Loan system made students more financially dependent on parents
Students in the Netherlands became more financially dependent on their parents over the past few years, and that is partly due to the introduction of the student loan system, budget institute Nibud concluded after a four-year-long study among over 1,500 students. Students are now also more likely to keep living with their parents, AD reports.
Over two thirds of the surveyed students receive money from their parents, an amount of 211 euros per month on average. In 2017, that amount was still 165 euros. Parents are also increasingly paying for their children's insurance and study material. This could lead to increasing inequality, Nibud warned.
Especially students from middle class homes are more often struggling because their parents can't contribute as much as higher income families, and the students don't qualify for the same social support as those from lower income families. This results in middle class students either having to borrow more, or work more. And that can result in them starting their working life with a financial backlog, Nibud said.
The loan system replaced the basic study grant in 2015. In the years since then, students have come to see a student loan as less of an investment. Nearly two thirds of students now have a student loan. Almost half of them have debt of more than 10 thousand euros. More than half of the surveyed students are worried about their debts, for example about the consequences it will have on them buying a house, Nibud found.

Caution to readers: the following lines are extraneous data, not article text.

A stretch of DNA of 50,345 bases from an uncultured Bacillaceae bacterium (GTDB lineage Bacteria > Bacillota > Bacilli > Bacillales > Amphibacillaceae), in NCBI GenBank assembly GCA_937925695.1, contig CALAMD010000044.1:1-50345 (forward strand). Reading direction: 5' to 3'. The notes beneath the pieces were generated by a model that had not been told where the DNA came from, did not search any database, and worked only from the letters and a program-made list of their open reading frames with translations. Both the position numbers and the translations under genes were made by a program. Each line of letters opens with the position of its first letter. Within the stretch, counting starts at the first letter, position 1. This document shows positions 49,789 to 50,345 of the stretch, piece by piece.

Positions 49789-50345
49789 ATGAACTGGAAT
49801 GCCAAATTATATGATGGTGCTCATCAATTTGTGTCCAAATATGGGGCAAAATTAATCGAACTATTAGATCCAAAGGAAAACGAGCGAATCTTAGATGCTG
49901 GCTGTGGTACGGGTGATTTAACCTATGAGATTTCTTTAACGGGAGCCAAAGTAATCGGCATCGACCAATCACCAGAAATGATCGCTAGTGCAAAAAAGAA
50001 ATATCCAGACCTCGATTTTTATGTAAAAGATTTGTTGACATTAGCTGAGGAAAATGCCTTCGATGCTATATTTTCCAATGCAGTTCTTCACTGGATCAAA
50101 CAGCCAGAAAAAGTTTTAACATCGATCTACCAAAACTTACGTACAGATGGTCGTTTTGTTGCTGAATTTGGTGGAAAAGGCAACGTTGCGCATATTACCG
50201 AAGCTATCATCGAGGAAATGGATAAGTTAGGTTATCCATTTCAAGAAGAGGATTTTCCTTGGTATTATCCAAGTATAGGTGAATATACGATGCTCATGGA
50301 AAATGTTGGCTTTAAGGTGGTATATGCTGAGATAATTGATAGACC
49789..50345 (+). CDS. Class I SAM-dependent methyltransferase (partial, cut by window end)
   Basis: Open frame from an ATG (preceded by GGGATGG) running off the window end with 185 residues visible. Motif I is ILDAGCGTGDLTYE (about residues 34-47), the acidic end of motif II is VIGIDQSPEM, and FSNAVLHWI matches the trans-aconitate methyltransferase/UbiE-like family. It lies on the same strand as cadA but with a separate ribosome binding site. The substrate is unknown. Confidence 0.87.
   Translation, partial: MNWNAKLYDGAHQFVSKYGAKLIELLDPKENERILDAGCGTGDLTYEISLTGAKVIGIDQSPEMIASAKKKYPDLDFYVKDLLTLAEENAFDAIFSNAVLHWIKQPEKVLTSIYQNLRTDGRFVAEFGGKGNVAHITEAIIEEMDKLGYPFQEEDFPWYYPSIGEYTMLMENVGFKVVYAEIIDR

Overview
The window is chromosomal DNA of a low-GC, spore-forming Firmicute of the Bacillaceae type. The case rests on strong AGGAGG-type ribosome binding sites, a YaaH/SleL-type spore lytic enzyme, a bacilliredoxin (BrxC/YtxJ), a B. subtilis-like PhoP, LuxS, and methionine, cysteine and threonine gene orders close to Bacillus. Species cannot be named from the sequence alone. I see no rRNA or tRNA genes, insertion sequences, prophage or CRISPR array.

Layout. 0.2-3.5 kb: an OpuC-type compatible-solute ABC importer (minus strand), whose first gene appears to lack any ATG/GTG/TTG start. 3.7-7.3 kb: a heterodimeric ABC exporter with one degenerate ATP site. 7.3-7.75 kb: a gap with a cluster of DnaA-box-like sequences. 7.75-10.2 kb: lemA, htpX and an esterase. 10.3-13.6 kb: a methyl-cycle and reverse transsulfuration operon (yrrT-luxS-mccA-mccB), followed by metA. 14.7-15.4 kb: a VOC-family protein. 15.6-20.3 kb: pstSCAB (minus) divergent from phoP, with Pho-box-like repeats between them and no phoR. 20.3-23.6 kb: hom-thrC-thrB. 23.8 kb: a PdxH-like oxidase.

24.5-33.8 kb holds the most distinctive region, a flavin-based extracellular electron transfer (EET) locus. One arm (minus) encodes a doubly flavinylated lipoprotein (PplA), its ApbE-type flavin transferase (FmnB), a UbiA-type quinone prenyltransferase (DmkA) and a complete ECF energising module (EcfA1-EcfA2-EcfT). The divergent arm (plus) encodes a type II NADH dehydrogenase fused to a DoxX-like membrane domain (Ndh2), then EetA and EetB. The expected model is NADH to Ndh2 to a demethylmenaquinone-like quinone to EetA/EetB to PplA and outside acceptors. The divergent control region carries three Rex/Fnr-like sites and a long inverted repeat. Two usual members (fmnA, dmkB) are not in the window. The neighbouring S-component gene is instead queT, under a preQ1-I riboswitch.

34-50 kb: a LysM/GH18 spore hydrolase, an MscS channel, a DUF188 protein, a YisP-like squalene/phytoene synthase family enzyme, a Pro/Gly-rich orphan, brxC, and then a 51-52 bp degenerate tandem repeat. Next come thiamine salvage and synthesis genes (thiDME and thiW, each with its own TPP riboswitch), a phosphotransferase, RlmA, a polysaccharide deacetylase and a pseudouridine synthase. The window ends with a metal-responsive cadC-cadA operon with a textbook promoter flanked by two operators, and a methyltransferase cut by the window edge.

"We want to stay away from the question of whether the loan system should therefore go away, that is ultimately up to politicians. But we do see vulnerabilities and if you want the system to be fair, you have to do something about it," Nibud director Arjan Vliegenhart said to AD.
Student associations LSVb and FNV Young and United are not surprised by Nibud's findings that most students need money from their parents to get by. "Students have been burdened by the loan system for years. Even if you work 12 hours a week, you won't be able to make ends meet. As a result, you start your working life with a sky-high student debt," LSVb chairperson Ama Boahene said in a press release.
The associations have been calling for the loan system to be scrapped, and the basic study grant re-introduced, for years. Students should be able to graduate debt-free, they believe. "For the first time we see a generation that is largely dependent on a social safety net, such as parents, in order not to be saddled with sky-high student debt. For their future, but also for that of our society, we must be willing to invest," Alina Danii Bijl of FNV Young & United said.